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Life Health > Running Your Business

Get a grip: Sales tips for an out-of-control market

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Paul Cherry, founder and managing partner of Performance Based Results, shares 10 ways to stay in control when the market is anything but.

  1. Stay focused on your most profitable business. Are you doing everything you can for your clients? Ask what you need to do to be a better strategist for them, and reinforce the value you provide.
  2. Go deeper within your established accounts. Companies change because their staff changes, Cherry writes. As soon as you think you’ve gotten yourself entrenched within an account, start networking beyond your contacts.
  3. Be willing to relinquish and look beyond what you’re comfortable with.
  4. Go after the big fish. Cherry asks, “How comfortable are you in engaging your customers on solutions, rather than your product?” Instead of talking about your product, show what you can do for the client.
  5. When customers or prospects try to get you to come down on price, focus on value. Ask your customers and prospects how they define and determine real value, Cherry recommends. Other criteria will automatically come up, minimizing your chances of getting cornered on price.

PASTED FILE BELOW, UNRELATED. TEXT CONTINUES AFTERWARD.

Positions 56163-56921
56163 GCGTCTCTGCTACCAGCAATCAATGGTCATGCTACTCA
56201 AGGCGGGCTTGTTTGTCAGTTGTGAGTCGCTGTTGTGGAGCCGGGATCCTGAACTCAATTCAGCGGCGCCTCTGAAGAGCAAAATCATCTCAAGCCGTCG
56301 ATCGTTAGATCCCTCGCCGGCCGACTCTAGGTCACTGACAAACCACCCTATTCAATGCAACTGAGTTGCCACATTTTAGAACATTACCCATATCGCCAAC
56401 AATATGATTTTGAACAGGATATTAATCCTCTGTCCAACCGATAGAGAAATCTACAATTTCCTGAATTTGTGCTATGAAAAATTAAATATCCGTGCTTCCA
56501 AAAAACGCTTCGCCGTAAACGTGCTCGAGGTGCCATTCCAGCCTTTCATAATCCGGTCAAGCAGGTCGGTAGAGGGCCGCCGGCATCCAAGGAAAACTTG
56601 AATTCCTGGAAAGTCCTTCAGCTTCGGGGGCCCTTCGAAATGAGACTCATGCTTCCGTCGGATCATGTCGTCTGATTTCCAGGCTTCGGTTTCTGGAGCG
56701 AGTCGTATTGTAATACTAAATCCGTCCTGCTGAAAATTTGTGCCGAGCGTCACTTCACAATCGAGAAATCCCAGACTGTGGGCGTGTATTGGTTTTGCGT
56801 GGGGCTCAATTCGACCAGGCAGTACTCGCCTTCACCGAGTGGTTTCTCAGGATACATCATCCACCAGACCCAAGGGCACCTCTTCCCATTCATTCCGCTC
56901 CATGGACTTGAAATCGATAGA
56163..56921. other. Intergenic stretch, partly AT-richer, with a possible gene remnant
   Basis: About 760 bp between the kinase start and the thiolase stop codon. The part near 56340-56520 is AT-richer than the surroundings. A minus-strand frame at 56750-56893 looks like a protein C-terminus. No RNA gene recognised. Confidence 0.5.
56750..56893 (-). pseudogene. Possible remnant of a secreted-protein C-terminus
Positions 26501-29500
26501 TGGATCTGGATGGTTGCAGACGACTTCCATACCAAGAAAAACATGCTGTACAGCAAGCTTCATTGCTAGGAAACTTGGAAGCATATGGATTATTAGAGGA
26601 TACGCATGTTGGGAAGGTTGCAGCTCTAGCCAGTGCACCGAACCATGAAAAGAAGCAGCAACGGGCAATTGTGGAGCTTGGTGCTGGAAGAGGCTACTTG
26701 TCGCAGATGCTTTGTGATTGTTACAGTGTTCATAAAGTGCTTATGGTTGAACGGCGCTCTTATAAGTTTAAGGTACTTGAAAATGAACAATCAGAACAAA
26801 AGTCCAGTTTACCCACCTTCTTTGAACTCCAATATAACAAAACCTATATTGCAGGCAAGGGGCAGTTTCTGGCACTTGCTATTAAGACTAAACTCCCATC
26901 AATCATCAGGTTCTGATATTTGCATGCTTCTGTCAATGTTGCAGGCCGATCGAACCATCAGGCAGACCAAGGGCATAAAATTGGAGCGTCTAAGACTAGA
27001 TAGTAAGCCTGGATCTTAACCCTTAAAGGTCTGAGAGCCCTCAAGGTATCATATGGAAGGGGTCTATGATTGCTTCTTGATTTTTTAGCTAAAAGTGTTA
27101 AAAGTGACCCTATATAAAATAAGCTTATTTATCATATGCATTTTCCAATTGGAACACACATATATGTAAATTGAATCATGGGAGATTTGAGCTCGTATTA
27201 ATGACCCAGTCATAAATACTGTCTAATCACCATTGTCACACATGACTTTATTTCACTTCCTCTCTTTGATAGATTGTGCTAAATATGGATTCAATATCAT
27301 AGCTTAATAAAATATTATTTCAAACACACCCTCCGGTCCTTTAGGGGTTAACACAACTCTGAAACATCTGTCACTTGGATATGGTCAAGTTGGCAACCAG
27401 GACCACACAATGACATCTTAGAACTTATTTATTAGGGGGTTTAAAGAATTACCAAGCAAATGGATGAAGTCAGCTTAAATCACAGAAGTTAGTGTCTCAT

6. Don’t get too cozy with purchasing agents and buyers. “Remember, they get judged and rewarded for performance on getting the lowest price. A purchasing agent may be your best pal, but when it comes to business, you’re better off keeping them at a distance.”
  7. Stand up to “bullies,” even when they’re your customers. Some customers will cost you more in time and resources than they give back in business and profits. Confront your bullies, Cherry recommends, and if you can’t resolve your differences don’t accept their business.
  8. Streamline the use of your time. What do you do every day that someone else could handle? “Learn to say no nicely, or delegate it to someone else on your staff,” Cherry writes. “They just might enjoy learning a new skill or facing a fresh challenge.”
  9. Work smarter, not harder. “Stick by your commitments to yourself and your loved ones,” Cherry writes. “Call it a day at a humane, respectable time each and every day. When it comes to your work life, think of yourself as a farmer planting seeds: there’ll always be tomorrow to keep harvesting.”
  10. Don’t forget to recharge your emotional and creative batteries. Take the time to focus on your hobbies, without thinking about work. At all. You’ll come back to work with a new attitude, Cherry writes. And, as he reminds us, “there’s plenty of time, really; it’s just a matter of prioritizing.”

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